The aging process in all areas of the body from brain to toes is a result of decreasing mitochondrial activity. These cells are the cellular power plants that produce energy. As we age this “power plant” slows down and in combination with the detrimental oxidative processes within our bodies causes aging. We cannot live with out oxygen but it also in the long run “burns” us up.

Cells called Fibroblasts produce the proteins named collengen and elastin which provide the underlying support for the layers of skin. As the mitochondrian in these cells dysfunctions they are no longer able to structure the skin and “olaha”,sagging, wrinkles and more. Sun,wind and dryness help the process along. So what can we do about it?

Start with the simple things:  WATER-- drink lots of it, take L Lysine and L Proline that is the least expensive and simplest formula. Then: (1) Use a sun screen rated for both UVA and UVB rays one without the other does not help; and put a cream lotion of Vitamin E on your face under it.

(2) As much as possible use a combination of Matrixyl 3000,ceramides,glycolicand hyaluronic acids, Co Q 10, green tea, promegranate and vitamins E and C used together both orally and topically. AND exercise your face. Yes , it’s a lot so let’s look at each one individually.

The sunscreens need to be qualified by the FDA as Category 1. They should contain Oxybenzone and Avobenzone along with Beta Glucan ( an oat derivative). Using this sunscreen along with daily application of Vitamin E and C skin creams is helpful. The screen should also have zinc or titanium oxide.

If you have dark age spots try Vitamins A, C ,biotin and bioflavonoids.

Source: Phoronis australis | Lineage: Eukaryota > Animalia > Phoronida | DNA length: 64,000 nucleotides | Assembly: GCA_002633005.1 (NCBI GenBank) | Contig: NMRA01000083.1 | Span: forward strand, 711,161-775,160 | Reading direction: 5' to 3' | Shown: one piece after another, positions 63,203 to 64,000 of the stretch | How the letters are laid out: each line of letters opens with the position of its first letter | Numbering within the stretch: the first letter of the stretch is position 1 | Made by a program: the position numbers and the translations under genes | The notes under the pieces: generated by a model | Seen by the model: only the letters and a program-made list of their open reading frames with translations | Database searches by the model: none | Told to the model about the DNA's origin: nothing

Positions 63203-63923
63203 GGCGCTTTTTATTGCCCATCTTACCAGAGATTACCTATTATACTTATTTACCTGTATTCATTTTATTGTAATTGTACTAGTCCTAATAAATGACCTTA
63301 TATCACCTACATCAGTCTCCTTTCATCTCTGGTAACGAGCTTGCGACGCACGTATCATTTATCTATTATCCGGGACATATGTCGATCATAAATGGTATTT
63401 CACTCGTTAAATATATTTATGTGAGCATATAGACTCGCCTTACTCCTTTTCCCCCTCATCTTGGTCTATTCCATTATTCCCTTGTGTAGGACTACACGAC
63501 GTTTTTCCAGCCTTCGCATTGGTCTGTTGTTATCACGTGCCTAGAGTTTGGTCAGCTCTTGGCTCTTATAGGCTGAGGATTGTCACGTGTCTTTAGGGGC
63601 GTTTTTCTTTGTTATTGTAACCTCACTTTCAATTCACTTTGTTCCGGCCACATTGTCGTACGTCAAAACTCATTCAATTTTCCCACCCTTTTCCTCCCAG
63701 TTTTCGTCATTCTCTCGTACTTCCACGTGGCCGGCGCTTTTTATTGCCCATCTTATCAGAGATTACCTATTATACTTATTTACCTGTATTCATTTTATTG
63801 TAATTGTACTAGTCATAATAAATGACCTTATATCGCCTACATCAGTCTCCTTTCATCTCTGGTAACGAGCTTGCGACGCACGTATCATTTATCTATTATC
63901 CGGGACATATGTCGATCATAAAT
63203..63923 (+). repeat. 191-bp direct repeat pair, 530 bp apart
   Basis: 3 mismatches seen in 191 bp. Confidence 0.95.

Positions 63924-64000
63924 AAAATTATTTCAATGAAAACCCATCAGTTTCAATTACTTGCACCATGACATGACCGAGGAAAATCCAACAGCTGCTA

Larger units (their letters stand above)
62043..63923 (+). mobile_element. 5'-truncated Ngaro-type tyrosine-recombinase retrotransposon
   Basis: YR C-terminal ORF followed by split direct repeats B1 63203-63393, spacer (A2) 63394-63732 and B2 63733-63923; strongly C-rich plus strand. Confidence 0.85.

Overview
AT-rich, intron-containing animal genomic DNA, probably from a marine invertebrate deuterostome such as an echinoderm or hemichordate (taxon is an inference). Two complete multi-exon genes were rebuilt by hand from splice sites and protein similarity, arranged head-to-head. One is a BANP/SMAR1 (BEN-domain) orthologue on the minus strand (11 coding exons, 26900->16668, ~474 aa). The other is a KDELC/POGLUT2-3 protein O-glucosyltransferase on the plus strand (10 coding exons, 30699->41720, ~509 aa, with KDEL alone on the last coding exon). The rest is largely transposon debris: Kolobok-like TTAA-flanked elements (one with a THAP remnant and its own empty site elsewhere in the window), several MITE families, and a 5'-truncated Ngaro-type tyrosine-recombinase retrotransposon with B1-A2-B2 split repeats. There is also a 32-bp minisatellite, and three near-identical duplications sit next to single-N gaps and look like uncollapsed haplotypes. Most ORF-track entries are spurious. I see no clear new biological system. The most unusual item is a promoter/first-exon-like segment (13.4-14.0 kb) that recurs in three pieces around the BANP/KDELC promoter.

Matrixyl 3000 is a patented product the helps “lift” or plump up the skin layers. Thereby , minimizing the appearance of wrinkles and creases. Studies have shown that after 8 weeks of topical application the surface area occupied by deep wrinkles shrank by 45%. Skin tone improved by 20% during the same time frame.

Ceramides, found in good skin creams, are similar to those lipids that occur  in skin membranes. These ceramides or lipids maintain the protective functions of the skin’s outer layer.

Co Q 10 helps control “photoaging”. Photoaging produces negative changes in skin color, texture and health caused by exposure to ultraviolet light. CO Q 10 concentrations in skin decline significantly in older people .The loss of this agent is the probable  cause of the increases in skin diseases ( including cancer) and photoaging..A long tern study found a direct link between CO Q 10 levels and the progression of melanoma and its spread to other parts of the body.

Co Q 10 is widely used to counteract the decline in mitochondria energy that causes aging. Oral and topical use of this agent restores deficient levels in cells. It is best known as an anti oxidant for the heart.

 Idebenone or ubiquinol; a cousin of CO Q 10, is stronger and even better at conferring protective effects. It has been shown to produce clinically visible improvements in phototaged skin.

To avert many of the effects of ultra violet light topical applications of green tea, glycolic and hyaluronic acids promote skin texture and appearance. Green tea also enhances the cells’ responses to inflammation and chemicals that can cause tumor growth.